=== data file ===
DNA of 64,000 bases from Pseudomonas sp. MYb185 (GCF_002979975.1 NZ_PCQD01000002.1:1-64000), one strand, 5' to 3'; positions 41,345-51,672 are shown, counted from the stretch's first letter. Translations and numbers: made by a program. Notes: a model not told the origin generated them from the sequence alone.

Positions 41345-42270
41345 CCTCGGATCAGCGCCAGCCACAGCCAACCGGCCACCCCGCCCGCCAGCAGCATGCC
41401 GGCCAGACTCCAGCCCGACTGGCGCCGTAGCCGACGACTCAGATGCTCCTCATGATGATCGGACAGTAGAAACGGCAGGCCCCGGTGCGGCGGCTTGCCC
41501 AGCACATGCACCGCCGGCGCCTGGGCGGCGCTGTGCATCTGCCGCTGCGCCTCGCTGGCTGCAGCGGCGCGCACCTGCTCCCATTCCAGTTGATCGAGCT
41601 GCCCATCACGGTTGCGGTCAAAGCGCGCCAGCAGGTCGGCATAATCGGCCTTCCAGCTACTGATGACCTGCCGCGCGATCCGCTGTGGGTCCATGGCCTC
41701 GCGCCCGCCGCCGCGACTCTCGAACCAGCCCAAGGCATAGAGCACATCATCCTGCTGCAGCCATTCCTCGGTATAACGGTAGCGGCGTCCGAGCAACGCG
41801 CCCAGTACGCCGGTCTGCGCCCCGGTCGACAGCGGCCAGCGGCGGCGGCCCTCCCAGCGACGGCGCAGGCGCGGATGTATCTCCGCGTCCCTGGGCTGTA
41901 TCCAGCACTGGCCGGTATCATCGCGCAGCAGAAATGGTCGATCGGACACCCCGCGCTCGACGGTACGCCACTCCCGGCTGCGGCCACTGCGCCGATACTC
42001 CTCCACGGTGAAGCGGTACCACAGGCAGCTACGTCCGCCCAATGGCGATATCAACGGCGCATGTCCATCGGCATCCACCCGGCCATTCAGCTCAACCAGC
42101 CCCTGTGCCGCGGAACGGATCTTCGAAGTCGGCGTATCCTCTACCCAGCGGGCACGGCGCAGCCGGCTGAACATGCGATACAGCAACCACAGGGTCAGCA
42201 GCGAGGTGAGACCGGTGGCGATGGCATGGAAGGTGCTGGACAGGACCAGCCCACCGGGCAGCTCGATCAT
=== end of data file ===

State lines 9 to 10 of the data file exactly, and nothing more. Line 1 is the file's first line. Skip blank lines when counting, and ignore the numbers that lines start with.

41901 TCCAGCACTGGCCGGTATCATCGCGCAGCAGAAATGGTCGATCGGACACCCCGCGCTCGACGGTACGCCACTCCCGGCTGCGGCCACTGCGCCGATACTC
42001 CTCCACGGTGAAGCGGTACCACAGGCAGCTACGTCCGCCCAATGGCGATATCAACGGCGCATGTCCATCGGCATCCACCCGGCCATTCAGCTCAACCAGC